R&B crooner Jesse Powell, who scored an R&B/pop hit in 1999 with “You,” began molding his singing style at the tender age of 7. “I had my first band then,” recalls the 27-year-old singer. He, along with his mother, brother, and
sisters-singers/songwriters Trina and
Tamara-performed in and around their native
Singer/songwriter Powell calls his music a
throwback to the ’70s soul songs he heard and performed in those early days,
noting, “That old soul vibe kind of captures [my sound] today.”
That vibe is the inspiration behind his upcoming third MCA/Silas album, “JP.”
The March 6 U.S./Canada release (late February in Japan; early summer in
Europe) — the follow-up to 1998’s ” ‘Bout It” — is a ballad-heavy lineup of songs
written and produced by Powell with the help of sister Tamara and producers
Tim and Bob, Shep Crawford, and Damon Thomas.
First single “If I,” co-written with Tamara, is a ballad that ponders the future of a
relationship. “It’s about when you get to that point where you’re not sure if the
relationship’s going forward,” explains Powell. “You’re hoping it’s not over, but
you’ve done some things that maybe you shouldn’t have.”
“If I” is already showing signs of success at Los Angeles radio station KJLH.
“Powell showcases more of his vocal talent on this one,” says program/music
director Cliff Winston. “He’s able to stretch a bit and show what a talented
vocalist he is. It’s still early, but so far all systems seem to be go.” To promote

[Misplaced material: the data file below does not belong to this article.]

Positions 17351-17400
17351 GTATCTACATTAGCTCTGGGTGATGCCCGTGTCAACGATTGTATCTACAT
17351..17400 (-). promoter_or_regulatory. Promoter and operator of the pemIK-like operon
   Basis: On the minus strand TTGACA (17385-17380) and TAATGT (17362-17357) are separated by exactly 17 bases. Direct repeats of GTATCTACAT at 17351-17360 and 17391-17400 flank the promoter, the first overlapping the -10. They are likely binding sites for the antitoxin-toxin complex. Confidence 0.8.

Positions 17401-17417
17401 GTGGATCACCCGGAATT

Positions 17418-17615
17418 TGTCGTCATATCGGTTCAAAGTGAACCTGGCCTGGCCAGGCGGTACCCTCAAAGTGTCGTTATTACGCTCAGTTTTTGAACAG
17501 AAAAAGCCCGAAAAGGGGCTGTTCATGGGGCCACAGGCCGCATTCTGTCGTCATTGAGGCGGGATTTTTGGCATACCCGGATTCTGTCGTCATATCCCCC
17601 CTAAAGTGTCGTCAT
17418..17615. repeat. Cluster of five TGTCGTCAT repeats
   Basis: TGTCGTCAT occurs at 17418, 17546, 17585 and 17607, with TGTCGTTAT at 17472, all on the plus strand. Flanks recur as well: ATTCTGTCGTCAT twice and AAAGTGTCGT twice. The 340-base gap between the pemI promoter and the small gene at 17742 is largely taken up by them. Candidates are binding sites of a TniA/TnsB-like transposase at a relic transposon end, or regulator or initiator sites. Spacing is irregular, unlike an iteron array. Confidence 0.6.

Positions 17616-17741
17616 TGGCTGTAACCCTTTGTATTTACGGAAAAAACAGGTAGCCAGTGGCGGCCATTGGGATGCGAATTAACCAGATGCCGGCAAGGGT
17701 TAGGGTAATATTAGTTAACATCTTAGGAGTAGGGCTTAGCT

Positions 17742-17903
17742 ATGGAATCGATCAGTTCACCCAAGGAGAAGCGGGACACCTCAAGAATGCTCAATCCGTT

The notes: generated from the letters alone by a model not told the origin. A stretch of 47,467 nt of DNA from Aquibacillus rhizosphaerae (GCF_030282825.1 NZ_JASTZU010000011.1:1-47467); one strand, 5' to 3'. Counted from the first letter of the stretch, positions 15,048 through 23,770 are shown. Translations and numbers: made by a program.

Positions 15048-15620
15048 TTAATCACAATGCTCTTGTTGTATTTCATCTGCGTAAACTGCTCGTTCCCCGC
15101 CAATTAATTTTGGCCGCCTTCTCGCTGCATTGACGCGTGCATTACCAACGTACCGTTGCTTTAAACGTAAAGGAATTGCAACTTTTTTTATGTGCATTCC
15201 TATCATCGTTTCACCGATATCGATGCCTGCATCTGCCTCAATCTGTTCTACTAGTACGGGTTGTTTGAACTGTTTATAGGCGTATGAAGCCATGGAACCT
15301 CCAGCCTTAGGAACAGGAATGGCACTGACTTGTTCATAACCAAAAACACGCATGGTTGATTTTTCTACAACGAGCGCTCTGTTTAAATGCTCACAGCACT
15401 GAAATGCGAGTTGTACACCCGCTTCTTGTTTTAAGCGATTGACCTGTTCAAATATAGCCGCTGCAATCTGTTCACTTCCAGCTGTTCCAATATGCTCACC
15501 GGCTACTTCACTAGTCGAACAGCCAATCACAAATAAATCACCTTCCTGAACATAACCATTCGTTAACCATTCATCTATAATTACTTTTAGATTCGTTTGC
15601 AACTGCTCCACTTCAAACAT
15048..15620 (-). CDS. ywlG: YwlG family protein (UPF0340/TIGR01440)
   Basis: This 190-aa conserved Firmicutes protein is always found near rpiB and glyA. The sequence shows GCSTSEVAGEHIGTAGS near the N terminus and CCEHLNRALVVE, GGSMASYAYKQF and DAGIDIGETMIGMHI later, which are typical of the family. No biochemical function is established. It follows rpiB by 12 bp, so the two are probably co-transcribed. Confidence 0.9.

the set several live performances and a video are planned.
MCA hopes the early buzz on “If I” will translate into another hit in the “You”
vein — especially given that in both cases, the common denominator is Powell’s
vocal talent. “In the midst of all the R&B vocalists, Jesse is definitely one who
stands out,” says Marilyn Batchelor, the label’s VP of strategic marketing.
“I’m really trying to stay true to the songs, to always be Jesse,” he says. “Lots
of artists and record companies get with the big producers just for name’s sake.
A lot of times when I listen to the radio, I can’t tell who’s singing what because
people are trying to sing like other artists. However, there are some original
artists out there. And if I have to be compared to anyone, I’d like to be compared
to other artists who are being themselves.”
Batchelor agrees, saying, “Everybody wants to make the [male vocalist] some
macho, hard-nose who looks like he’s about to beat somebody up. But if that’s
not what every artist is, you can’t fake it. Every now and then the nice guy can